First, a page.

Estimated Time: 8-20 hours
I had the hardest time with my Twitter button. It was quite challenging having to figure out the API nuances for the first time. Also, styling the button gave me an equal amount of frustration. Because the button came with its own styles, overriding them at the time proved difficult for me, and I tried everything to get it to line up with my quote button but to no avail. I could go back and fix it now, but I leave it as a reminder to never let an element get the best of me again.
Don’t let not knowing something get to you. Just Google it or check Stack Overflow. Also if something isn’t working, check that:
- Log the result of any API call to make sure it isn’t coming in undefined
- Make sure you are using the correct callback for your API. You could also try Googling JSONP. The example at the bottom of this page shows how your request should look.
- You added jQuery to the body so inside your
<body></body>tags after your main content includes
- You spelled everything correctly. Even 1 wrong letter can throw it all off.
- You have no errors in the developer console. If on chrome hit Ctrl+Shift+I to see the console log.
This meant having to build out a functioning clock, but I felt like this was an accomplishable task. It didn’t take long to get a decent model up and running. I decided to add seconds as well. The hardest part here was just finding the bugs because I had to find them by chance when looking at the clock. This is why I now strongly advocate testing functions and methods. I ended up having some bugs with what number the days of the week start at, and with converting the time to a 12-hour format.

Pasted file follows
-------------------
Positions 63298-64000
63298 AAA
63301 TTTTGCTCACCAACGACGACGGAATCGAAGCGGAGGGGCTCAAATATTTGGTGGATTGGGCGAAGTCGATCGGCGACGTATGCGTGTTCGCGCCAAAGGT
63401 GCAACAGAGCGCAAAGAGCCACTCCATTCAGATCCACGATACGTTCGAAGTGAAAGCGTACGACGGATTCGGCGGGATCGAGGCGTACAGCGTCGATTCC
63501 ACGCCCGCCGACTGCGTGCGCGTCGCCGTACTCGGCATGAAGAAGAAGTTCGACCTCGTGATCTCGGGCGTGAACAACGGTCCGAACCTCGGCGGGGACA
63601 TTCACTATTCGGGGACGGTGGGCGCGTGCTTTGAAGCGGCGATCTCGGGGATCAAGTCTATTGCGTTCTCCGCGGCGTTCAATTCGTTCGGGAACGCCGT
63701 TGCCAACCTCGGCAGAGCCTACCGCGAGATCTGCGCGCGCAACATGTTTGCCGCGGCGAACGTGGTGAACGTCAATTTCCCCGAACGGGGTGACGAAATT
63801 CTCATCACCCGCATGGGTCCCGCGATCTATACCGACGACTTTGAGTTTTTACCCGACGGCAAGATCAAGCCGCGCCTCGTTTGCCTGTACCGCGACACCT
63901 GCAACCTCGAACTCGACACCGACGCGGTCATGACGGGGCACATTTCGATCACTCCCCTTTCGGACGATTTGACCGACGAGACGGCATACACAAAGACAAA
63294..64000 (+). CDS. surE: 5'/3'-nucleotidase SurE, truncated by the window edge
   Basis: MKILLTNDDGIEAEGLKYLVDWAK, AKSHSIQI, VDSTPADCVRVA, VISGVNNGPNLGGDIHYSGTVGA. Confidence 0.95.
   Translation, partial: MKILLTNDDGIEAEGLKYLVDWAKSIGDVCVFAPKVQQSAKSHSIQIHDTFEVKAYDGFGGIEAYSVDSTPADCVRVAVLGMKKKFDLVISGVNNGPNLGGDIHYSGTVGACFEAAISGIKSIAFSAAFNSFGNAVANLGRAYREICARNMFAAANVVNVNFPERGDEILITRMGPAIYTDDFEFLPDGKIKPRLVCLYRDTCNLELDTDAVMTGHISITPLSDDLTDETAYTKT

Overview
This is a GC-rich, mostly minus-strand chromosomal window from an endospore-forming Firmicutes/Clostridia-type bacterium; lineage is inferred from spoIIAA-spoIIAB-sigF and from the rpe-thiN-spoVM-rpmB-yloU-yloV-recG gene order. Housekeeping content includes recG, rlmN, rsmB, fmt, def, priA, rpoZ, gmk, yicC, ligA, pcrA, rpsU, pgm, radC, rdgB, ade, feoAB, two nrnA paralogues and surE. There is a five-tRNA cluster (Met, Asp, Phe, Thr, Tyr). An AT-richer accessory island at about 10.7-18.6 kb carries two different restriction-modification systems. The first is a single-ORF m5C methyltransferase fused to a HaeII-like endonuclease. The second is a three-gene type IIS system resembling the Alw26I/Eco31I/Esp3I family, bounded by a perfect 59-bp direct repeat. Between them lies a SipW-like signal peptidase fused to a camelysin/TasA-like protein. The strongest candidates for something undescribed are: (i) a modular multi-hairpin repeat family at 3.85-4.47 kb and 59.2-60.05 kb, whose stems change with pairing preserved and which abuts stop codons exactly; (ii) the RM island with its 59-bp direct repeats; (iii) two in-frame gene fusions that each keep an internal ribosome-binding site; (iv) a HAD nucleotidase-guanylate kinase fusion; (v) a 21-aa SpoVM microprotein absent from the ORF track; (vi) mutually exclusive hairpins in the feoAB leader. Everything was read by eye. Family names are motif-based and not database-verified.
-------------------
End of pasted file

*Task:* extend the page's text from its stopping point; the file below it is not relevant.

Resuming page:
After sorting out the clock, I had to sort out how to overlay the content on top of a very responsive background image. This time I had wisened up and used a CSS background image that made it so much easier than compared to my previous project.
Looking back this is not the most efficient method, and would most definitely change it, but with most mistakes, I’ve made early on it serves as a reminder to never make that mistake again.
All that was left with the quotes was to add a button and give it functionality, which didn’t give me much trouble. I then was on to the final requirement – adding a “Tweet” button.
We were instructed to follow the Twitter instructions on how to do this, and I did, but for some reason, I could not get my quote to pass through into the tweet. I spent hours trying to figure out why until I decided it was no longer time efficient and just decided to pass through a link to my project instead.
Am I proud of letting this get the best of me? No. My pride definitely took a shot. But at some point, the amount of time put into figuring out one element of a project must be weighed against the impact of that element. For me, I decided the impact was not as important as the time, and I would take the loss until a time where I could solve the problem in a much shorter time frame.
If anyone else felt like or ever feels like giving up because something is too hard, don’t. Stop working on it, sleep on it, think on it, and maybe the piece you need to click will fall into place when you’re not actively working on it. Never feel like you aren’t smart enough, or don’t work hard enough because we all have felt that way at least once in our life.
The FCC community and coding community, in general, is very understanding becuase I think most people can relate. Find a forum, ask a question, and never be ashamed if you don’t know something. We’ve all been there.